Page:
Apple Watch News and Developments
The latest news on the Apple Watch – Apple’s first product in the Wearable Technology sector. The Apple Watch was released on April 24, 2015 and already commands significant market share. Back in March we said the genie is out of the bottle for Wearables with the introduction of the Apple Watch. The journey is only beginning.
Apple Grabs 52% of the SmartWatch Market
While Apple is not releasing numbers, according to a new report from Juniper Research, the Apple Watch has 52% of the SmartWatch market. Not bad given that it was released at the end of April 2015. While there are complaints about battery life and many are still looking for the “killer app” that makes it a must-have, Apple has still proved it can quickly muscle its way into an existing market with established players. And with version 2 on the way, the Apple Watch will probably claim two-thirds of the market, following in the steps of the iPhone and other Apple products.
For those waiting for Apple to do an augmented or virtual reality device, it suggests that Apple has no problems being “last in” to a market – they can quickly move to the top. Stay tuned. (Update: January 14, 2016)
New Apple Watch on the Way
The Taiwan company that assembles the Apple Watch, Quanta Computer, has confirmed that a new version is in the works for Q2 of 2016. Of course, advance news is hardly guaranteed when it comes to Apple, but given that it comes from the company’s top exec and that spring 2016 would be the right time for a new version, it’s very credible.
It remains to be seen if Apple sticks to the high-end of the market or tries to squash Fitbit and undercut Microsoft’s effort to be a player in this area. IBTimes has a list of seven features they’d like to see in the new version – of course, battery life is right up there on the top. (Update: November 16, 2015)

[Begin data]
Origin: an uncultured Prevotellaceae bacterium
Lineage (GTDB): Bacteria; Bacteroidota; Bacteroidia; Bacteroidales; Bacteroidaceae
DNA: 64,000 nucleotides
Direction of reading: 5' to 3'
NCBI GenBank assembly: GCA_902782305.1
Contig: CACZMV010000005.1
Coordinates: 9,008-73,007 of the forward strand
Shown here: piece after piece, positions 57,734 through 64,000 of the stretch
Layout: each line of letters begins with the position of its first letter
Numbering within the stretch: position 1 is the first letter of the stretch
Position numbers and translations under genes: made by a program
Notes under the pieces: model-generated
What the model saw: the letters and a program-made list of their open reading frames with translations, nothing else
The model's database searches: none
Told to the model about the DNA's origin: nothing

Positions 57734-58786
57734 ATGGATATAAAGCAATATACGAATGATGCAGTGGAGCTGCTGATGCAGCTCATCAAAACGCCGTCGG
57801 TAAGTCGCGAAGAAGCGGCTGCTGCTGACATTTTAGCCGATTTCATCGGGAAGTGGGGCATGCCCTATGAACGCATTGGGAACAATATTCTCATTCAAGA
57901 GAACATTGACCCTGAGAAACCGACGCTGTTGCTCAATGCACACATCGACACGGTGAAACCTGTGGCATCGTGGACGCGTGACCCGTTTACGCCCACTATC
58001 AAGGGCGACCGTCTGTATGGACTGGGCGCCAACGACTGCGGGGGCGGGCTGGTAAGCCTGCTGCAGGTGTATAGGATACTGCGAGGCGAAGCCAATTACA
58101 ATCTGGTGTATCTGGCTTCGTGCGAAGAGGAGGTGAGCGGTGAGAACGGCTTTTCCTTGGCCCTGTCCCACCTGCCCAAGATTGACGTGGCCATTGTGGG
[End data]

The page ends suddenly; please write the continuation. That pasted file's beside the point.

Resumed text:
Sagging Sales for the Apple Watch?
Apple has a reputation for not doing discounts so when news of an Apple Watch price break appears, it fuels speculation that sales are weak. However, it is very limited and only available if you also buy an iPhone. Here’s the news from Mashable:
In a move likely to fuel speculation about the popularity, or lack thereof, of the Apple Watch, Apple has decided to test out a discount bundle involving the smartwatch.
The bundle, currently limited to select stores, offers a $50 discount on an Apple Watch Sport or Apple Watch when a customer buys a new iPhone.
$50 is not much so we’ll have to see if more discount options follow. (Update: Nov. 1, 2015)
Your Life and the Apple Watch
Is the Apple Watch a must have device? Maybe the fact that the answer to this question is not immediately evident has pushed Apple released seven new ads for the Watch. Some show everyday activities made easier with the Watch while others focus on things you could not do without it. From skateboarders to a dancer and a couple of the verge of a kiss, Apple wants to say: you need one. With Apple’s financial reports due soon, we’ll see if the public agrees.(Update: October 23, 2015)
Apple Watch and Health
Duke University, Oregon Health & Science University and John’s Hopkin’s University are the latest institutions offering ways for people with certain conditions to participate in various clinical studies and daily, weekly and monthly surveys. The effort, which collects data via the iPhone and, in some cases, an Apple Watch, is a part of a greater effort to ultimately improve patients’ health and the ability to care for them. (from Mashable)
Apple Watch Saving Lives
A couple of stories on this over the past weeks with the most recent being a teen on Cape Cod who ended up in the hospital after football practice. From OneCape Health News:
Luckily, the 17-year-old Houle had already tested the heart rate monitor at home and knew his normal heart rate was between 60 and 70 beats per minute. During two football practices in one day on Tuesday, Sept. 8, his heart rate climbed to 145.
That would be expected after such rigorous exercise. According to the American Heart Association your maximum heart rate during strenuous exercise is about 220 minus your age. But three hours later, Houle’s resting heart rate was still at 145.
“It was the first day of pre-season,” he says. “The first practice was from 10 until 12 and the second practice was from 3 to 5. During my second practice, I started to have problems breathing and I had pain in my back, which turned out later to be my kidneys failing.”
Houle was rushed to the hospital where he was eventually diagnosed for rhabdomyolysis, where the breakdown of muscle tissue releases protein into the bloodstream. He’s now back home but obviously not on the football field.